At Highfields we believe that every child has the right to achieve. We recognise that barriers to achievement takes many forms and we look for individual ways to support children to do their best. One way we do this is by offering pupils a wide range of opportunities and ensure that there is access for all. Pupil Premium funding enables us to target support for pupils who have been in receipt of free school meals. The support comes in many forms and is tailored to the needs of the children. It may be used to enable a child to have access to online resources, participate in “experiences” or “school visits”, or it may be to have more tailored curriculum support in class. The needs are reviewed regularly and Governors receive termly reports on how well these pupils are doing and check the money is being allocated appropriately.
Pupil Premium is reviewed regularly but a full review will take place in July 2017
Highfields Primary School Outline of proposed Pupil Premium Spending 2016-2017
Pupil Premium approx. £29, 040
|Staffing||To support 1:1 and small group intervention. To support pupil premium pupils in class.||£18,500|
|Individual Music Tuition; Educational Visits/Experiences; Wider learning opportunities||To ensure that pupils have equal access to experiences that will support their learning within and beyond school.||£2000|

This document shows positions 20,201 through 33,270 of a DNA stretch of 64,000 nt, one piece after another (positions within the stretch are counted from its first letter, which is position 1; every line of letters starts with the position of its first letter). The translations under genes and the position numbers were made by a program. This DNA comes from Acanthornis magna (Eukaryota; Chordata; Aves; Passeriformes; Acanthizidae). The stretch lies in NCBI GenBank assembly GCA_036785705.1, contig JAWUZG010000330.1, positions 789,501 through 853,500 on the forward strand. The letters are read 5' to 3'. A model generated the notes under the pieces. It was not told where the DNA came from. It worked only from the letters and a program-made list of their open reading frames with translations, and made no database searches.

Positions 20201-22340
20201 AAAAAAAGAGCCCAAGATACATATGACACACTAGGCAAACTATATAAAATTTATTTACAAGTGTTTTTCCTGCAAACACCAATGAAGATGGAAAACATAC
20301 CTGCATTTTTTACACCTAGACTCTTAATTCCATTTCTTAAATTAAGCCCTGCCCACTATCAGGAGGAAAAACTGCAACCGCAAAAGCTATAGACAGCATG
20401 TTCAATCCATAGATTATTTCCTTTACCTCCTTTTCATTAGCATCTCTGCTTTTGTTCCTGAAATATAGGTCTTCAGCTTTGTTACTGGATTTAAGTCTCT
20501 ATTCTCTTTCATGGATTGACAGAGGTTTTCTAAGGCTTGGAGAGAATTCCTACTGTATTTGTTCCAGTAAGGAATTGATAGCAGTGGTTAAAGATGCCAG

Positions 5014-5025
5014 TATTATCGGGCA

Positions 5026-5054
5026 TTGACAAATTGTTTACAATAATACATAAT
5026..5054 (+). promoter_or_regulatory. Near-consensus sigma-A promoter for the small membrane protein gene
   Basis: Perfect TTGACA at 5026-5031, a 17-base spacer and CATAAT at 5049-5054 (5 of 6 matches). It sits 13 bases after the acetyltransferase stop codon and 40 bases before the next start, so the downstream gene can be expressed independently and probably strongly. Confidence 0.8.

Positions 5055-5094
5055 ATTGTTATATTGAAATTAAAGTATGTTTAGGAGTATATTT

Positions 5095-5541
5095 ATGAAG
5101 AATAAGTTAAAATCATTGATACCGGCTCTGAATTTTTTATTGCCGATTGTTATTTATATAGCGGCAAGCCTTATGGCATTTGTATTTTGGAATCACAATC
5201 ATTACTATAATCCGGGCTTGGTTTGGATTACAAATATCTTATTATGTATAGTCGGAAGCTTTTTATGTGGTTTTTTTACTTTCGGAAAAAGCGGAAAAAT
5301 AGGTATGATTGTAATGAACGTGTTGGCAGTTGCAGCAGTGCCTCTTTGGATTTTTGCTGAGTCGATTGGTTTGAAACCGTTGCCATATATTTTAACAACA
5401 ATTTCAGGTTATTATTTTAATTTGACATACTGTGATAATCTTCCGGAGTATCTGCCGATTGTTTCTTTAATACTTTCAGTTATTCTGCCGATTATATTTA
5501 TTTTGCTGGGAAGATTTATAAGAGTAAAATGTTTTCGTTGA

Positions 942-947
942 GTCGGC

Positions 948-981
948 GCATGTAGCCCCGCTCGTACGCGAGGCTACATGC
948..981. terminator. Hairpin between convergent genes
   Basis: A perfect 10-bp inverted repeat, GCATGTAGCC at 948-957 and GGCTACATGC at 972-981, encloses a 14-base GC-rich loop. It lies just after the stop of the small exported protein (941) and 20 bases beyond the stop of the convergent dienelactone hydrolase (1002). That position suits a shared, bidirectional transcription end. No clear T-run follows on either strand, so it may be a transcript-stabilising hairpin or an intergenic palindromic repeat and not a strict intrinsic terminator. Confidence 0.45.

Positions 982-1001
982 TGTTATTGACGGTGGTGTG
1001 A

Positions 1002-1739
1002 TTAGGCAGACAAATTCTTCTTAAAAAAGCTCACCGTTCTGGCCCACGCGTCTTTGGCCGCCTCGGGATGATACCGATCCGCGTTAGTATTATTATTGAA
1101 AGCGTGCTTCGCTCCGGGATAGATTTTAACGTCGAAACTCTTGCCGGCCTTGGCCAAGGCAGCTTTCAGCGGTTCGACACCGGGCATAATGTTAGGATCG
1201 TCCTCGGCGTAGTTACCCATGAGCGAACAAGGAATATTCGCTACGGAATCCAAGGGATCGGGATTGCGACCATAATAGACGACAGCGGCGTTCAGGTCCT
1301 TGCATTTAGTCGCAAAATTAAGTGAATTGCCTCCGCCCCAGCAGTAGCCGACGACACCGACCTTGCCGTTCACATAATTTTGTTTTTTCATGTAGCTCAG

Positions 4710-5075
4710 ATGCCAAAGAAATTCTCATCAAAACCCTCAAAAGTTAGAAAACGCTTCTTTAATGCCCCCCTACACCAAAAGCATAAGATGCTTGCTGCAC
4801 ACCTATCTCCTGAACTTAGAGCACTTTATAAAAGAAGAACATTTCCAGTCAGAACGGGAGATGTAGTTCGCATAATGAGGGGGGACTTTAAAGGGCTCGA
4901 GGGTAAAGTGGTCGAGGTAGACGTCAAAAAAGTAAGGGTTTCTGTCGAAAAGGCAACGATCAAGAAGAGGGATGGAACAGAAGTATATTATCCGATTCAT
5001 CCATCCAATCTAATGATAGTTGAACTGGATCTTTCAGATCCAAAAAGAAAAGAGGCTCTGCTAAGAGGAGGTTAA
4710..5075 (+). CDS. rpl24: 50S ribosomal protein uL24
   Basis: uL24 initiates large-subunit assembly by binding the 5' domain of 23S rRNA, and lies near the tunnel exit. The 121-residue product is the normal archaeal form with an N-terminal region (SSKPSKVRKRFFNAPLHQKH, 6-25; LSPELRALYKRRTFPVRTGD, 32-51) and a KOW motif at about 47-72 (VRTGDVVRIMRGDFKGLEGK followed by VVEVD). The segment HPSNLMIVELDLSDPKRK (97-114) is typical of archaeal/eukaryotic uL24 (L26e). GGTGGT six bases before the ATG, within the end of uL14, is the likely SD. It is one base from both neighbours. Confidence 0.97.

|Residential – Outdoor Adventurous Activity||To help build confidence and resilience, determination and self-belief.||£2000|
|Flipped Classroom (Maths)||To support the children in their maths by developing greater links between working at home and working in school. Access to a wider range of accessible, online learning resources. Focused learning set by teachers to support individual children’s learning.||£4000|
|Resources/materials/ diagnostic materials||To identify any gaps in learning and to support the closing of these gaps.||£1500|
|CPD||Training teaching staff and support staff in interventions to support the children’s learning.||£1040|
|What was the IMPACT|
Outline of Spending for April 2015 – April 2016
Pupil Premium Funding – approx. £ 26,400
Aim of spending:
To ensure that the deployment of staff and resources delivers good or improving outcomes for pupils.
To provide interventions and support to those pupils falling behind to enable them to make good progress and achieve well (end of year expectations) particularly in English
Additional teaching hours for targeted pupil premium work Approx. £18,000
Learning resources for writing (including Pobble subscription) Approx. £1000
Subsidise Residential trip to Standon Bowers Approx. £2000
Learning resources for reading in order to become a ‘Reading School’ Approx.£5000
Subscriptions to clubs and websites including music tuition fees Approx. £400
Impact of Pupil Premium 2015-2016
In EYFS 1 out of 2 pupil premium pupils (50%) achieved a good level of development – national data was 52%
100% of the pupil premium pupils in Year 1 met the expected standard in the Phonics Screening Check. Their average mark was 35 in comparison to similar children nationally whose average mark was 31.